White willow bark extract is available as an alcohol-free liquid, for example, Nature’s Answer brand (iHerb code NTA-00683 or Amazon ASIN B00014H5OE) or as an extract powder (for example, Amazon ASIN B00GH0EH9M). The original Hairguard recipe (1) uses a liquid extract. Or make your own liquid extract, starting with ground willow bark: add undiluted apple cider vinegar, and let steep 3 – 4 weeks, or more; see Homemade White Willow Bark Extract (non-alcoholic), below.
[NOTE: you could make a dried extract, but it is a lot more bother and requires the use of plastic trays; see Foundations of Herbalism article (8) for details.]
Another option is to use aspirin (acetyl-salicylic acid) instead of white willow bark (salicylic acid). Use 2 aspirin tablets for each 1 oz of shampoo. (4)
Ingredients & Equipment
- Distilled water (1 cup)
- Liquid Castile soap or your favorite liquid shampoo (4 Tbsp)
- White willow bark extract (2 tsp of liquid)
- Tea tree oil (10 drops)
- Equipment (if starting from scratch):
- small mixing bowl
- If making your own willow bark extract (see Homemade Willow Bark Extract below), it needs to steep at least a month before using. I suggest making a cup or more and store it in a dark, cool place, so you can use it for many shampoos.
- If using your favorite shampoo, skip the next step and go to step 3.
- Combine the water and liquid Castile soap in a small mixing bowl, stirring until you get a soapy solution.
- Add the white willow bark extract and tea tree oil, to your shampoo or soapy solution, and stir until combined.
- Transfer to a half-pint mason jar or 8-oz glass bottle with lid.
How to use:
- Mix well before each use; twice a week is recommended.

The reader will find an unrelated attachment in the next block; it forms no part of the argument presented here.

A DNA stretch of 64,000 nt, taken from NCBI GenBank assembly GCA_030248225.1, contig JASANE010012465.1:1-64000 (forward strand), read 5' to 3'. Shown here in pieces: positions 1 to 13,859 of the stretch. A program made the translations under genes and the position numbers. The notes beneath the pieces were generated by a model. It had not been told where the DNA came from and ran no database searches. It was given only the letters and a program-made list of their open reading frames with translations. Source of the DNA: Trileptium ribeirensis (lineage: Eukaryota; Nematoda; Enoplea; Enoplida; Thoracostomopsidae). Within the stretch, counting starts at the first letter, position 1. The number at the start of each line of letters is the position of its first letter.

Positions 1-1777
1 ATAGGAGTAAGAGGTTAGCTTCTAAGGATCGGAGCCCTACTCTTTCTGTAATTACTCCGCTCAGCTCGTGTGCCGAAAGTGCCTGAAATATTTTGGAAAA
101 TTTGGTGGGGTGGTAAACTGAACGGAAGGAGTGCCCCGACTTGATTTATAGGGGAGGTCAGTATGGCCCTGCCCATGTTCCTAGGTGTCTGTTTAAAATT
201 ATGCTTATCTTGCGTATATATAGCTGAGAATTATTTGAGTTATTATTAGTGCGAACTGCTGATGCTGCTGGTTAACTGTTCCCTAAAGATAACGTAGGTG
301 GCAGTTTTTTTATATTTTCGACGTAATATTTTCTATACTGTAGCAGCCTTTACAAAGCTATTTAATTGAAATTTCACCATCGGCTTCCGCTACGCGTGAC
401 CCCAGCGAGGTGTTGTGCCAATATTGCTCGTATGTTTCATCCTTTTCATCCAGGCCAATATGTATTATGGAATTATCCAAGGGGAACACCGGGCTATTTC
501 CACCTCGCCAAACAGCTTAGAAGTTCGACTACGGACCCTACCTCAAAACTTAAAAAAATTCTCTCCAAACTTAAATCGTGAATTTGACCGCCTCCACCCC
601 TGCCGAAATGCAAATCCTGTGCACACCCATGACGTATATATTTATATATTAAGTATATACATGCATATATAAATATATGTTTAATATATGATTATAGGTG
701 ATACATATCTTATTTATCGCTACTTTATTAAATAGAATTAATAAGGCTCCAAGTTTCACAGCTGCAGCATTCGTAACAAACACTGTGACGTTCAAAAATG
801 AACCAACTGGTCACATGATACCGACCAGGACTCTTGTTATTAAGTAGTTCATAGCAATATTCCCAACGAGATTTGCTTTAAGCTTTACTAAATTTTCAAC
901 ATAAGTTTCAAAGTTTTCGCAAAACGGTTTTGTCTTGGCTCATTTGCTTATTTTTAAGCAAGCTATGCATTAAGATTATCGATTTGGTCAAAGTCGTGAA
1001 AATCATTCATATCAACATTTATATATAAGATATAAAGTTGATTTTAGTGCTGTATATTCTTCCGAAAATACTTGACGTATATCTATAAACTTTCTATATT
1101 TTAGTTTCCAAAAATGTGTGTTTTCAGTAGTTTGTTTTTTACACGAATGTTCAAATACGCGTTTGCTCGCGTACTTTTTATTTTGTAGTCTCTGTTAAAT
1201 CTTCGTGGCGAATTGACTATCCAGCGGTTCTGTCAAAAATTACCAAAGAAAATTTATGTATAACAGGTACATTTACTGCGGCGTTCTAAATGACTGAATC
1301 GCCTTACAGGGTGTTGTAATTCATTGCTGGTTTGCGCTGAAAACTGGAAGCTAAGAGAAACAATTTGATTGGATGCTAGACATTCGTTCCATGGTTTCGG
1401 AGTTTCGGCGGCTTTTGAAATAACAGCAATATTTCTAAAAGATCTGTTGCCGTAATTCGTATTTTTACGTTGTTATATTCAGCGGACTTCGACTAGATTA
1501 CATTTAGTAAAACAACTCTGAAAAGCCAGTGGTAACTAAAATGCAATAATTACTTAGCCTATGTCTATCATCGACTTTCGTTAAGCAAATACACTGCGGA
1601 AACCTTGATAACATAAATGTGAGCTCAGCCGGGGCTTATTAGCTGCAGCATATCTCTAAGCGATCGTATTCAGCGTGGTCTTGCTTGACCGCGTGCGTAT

- To apply, pour into palm and massage into wet hair and scalp. Work the solution deeply into your scalp. I recommend using a “scalp invigorator brush” (such as Amazon ASIN B07M8SNRK6) for this job. Be sure to pay special attention to the most troublesome areas of your scalp.
- Leave in for 2-3 minutes, and then rinse thoroughly with lukewarm water.
Homemade willow bark extract (non-alcoholic)
These instructions are adapted from Wellness Mamma (6)
Ingredients & Equipment:
- white willow bark powder; I get mine from Swan Valley Herbs in Bigfork MT, my home town.
- apple cider vinegar
- pint or mason jar, with lid
- mesh strainer
- amber glass dropper bottle, with lid
- Place the ground willow bark in the mason jar. Pour ACV over; it will tend to float so best to add a bit at a time, stir well and add more, until all is saturated. Do not press down.
- Cover jar and shake. Label jar with date, and place in fridge. Give it a shake each day and add more vinegar if needed to cover. It should be ready in 3 – 4 weeks, though you can let it steep longer, up to 6 months.
- Line a strainer with a couple layers of cheesecloth, and place above a bowl; pour contents of jar into the lined strainer. When it has thoroughly drained, wrap the cheesecloth around the damp powder and squeeze out the remaining liquid.
- Transfer extract to an amber-colored dropper bottle, with lid. Label the bottle.
- Compost the solids.
See Wellness Mamma (6) for more detail. Another source is Leaf (7); Note: their instructions illustrate chopped/torn fruit or herbs, not a powder.